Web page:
Sunday, January 17, 2010

People and Peace

Privatizing Peace.

The enemy has changed, it’s no more a customary or defined by regular attributes such as flags and uniforms and neither is it affected by sovereignty or borders.

Enemy today is devoid of any such status symbols. The yard-stick for gauging power is no more indigenous resources but technology and science.

And so the definition of peace has changed and, it is no more an instance or an objective, it has become an obligation and a process that needs to sustained and maintained round the clock.

Not disregarding the blistering issues and events that still haunt the nation more often than frequently, what is remarkable is that the “unfortunate event” that disrupts peace is not the focal point but its expectancy and its aftermath is what claims the major chunk of attention and analysis, not to mention the subsequent weaving of it to rather weird aspects, often devoid of any sense or logic, much to the irritation and disheartening of a sane common man.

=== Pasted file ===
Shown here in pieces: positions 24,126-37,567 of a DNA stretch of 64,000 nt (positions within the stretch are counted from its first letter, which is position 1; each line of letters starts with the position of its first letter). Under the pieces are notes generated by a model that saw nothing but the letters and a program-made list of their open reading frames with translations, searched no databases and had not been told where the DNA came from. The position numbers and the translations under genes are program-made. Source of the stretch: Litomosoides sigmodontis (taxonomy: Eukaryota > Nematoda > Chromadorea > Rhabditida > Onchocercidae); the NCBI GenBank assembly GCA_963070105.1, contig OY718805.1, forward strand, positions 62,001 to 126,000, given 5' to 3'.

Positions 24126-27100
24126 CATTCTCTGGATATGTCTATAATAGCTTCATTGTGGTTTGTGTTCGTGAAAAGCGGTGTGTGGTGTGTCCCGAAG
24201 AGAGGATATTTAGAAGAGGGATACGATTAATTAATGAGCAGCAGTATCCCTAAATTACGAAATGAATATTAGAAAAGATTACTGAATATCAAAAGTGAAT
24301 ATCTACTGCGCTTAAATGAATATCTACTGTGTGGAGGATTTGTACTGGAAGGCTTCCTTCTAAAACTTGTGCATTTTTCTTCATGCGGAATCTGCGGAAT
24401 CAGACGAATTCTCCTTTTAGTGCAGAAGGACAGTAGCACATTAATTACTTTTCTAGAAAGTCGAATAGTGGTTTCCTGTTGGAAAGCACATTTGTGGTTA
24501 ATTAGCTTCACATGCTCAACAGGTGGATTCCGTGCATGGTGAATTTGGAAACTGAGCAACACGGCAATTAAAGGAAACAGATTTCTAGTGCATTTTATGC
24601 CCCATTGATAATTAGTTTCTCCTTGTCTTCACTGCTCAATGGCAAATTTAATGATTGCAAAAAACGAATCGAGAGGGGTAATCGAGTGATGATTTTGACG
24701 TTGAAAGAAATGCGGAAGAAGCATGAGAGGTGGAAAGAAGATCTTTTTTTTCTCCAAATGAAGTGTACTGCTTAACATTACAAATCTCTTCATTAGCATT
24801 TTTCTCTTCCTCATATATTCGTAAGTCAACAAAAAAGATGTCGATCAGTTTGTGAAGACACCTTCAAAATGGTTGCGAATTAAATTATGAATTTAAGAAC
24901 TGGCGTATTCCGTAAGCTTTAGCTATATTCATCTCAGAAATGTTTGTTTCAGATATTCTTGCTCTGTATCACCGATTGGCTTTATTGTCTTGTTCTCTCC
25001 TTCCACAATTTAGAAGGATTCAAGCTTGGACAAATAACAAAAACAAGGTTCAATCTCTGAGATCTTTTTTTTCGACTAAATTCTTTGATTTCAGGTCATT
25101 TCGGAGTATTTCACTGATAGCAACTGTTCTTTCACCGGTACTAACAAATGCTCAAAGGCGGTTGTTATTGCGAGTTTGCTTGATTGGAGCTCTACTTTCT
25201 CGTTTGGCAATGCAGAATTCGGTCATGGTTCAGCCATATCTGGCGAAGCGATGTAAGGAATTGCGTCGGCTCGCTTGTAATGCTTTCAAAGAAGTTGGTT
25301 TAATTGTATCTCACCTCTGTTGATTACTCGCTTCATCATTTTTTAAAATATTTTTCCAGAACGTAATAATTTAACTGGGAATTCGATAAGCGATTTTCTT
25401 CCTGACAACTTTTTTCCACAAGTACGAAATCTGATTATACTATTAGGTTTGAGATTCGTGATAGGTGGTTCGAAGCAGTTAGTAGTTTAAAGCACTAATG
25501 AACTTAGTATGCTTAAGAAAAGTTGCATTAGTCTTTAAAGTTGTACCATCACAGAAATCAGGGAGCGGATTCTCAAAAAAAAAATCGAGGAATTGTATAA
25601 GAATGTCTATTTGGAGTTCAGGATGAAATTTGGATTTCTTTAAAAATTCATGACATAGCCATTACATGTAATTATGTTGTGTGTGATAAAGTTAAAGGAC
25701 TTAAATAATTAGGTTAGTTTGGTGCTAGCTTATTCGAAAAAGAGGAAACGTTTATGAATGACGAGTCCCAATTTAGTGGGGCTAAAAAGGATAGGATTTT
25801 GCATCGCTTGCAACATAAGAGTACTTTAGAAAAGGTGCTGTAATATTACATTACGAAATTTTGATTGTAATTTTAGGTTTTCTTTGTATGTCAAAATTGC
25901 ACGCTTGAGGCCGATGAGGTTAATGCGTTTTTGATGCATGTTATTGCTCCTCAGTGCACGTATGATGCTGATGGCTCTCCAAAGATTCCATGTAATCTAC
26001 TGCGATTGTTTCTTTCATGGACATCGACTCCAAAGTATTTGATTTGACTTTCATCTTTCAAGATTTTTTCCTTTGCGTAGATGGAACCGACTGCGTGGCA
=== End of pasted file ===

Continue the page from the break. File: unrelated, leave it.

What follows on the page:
Peace, hence, and has grown beyond the scope of state machinery and percolates well into culture, religion, industry and simultaneously enables the smooth flow of people, and their thoughts without any hassle or qualm.

One might just wonder that while we are bearing the sweet fruit of privatization we experimented with earlier, why would one not think of privatizing peace as well, so there again we have an industry where it’s the people who deliver and it’s the people who receive.

Our existence in synchronization with globalization today would require the defeat of all such elements which ever led to any differences of any sort.

And knowledge is the right answer to it. Knowledge is today’s weapon and shield, and it’s the duty of everyone to share it as much as possible, democratization of knowledge is imperative. In fact the essence of democracy lies in the inference that it’s a collation of all possible, probable and different interpretations over a uniform understanding. To be different is as much democracy as much it is to be similar.

Such an ecosystem can be established if and only if in our ethnic, religious and historic differences we are successful in introducing benevolence and patience, so that movement is not only among the individuals but also between communities and nations.

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